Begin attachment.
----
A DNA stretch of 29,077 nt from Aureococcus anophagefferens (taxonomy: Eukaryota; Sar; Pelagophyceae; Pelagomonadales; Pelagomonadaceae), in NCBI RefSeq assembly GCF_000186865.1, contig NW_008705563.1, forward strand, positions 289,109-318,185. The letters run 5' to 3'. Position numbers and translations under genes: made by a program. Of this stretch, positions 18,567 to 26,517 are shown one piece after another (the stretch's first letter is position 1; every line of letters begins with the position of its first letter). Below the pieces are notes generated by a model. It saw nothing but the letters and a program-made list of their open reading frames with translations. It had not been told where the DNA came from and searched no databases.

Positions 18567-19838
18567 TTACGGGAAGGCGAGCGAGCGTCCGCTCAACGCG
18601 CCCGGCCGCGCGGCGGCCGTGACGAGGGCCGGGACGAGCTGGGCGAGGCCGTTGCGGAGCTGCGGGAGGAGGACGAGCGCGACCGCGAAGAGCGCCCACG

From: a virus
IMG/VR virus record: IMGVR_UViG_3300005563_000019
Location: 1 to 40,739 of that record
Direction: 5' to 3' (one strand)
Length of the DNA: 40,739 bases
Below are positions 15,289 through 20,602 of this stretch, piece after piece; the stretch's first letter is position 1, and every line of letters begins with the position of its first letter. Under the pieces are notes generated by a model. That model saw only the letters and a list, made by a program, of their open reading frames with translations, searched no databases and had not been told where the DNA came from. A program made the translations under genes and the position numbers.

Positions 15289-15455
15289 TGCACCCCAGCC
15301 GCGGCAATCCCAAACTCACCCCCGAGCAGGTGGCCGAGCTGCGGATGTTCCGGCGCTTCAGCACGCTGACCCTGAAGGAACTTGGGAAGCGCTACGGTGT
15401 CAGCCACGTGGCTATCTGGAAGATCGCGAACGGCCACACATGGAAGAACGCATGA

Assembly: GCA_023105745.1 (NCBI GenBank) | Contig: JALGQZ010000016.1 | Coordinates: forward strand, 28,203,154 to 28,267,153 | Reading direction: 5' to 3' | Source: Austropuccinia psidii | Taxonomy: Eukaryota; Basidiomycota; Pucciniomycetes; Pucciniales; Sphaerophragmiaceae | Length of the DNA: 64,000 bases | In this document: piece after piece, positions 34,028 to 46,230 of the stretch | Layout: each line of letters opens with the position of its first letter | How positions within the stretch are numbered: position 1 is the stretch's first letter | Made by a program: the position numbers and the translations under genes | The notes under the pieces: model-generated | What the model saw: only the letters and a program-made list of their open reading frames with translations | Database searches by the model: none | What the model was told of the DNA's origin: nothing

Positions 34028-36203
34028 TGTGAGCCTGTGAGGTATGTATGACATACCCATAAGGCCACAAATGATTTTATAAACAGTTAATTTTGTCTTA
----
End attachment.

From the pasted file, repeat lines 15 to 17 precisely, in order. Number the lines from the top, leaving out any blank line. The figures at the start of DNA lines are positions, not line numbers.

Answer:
Assembly: GCA_023105745.1 (NCBI GenBank) | Contig: JALGQZ010000016.1 | Coordinates: forward strand, 28,203,154 to 28,267,153 | Reading direction: 5' to 3' | Source: Austropuccinia psidii | Taxonomy: Eukaryota; Basidiomycota; Pucciniomycetes; Pucciniales; Sphaerophragmiaceae | Length of the DNA: 64,000 bases | In this document: piece after piece, positions 34,028 to 46,230 of the stretch | Layout: each line of letters opens with the position of its first letter | How positions within the stretch are numbered: position 1 is the stretch's first letter | Made by a program: the position numbers and the translations under genes | The notes under the pieces: model-generated | What the model saw: only the letters and a program-made list of their open reading frames with translations | Database searches by the model: none | What the model was told of the DNA's origin: nothing

Positions 34028-36203
34028 TGTGAGCCTGTGAGGTATGTATGACATACCCATAAGGCCACAAATGATTTTATAAACAGTTAATTTTGTCTTA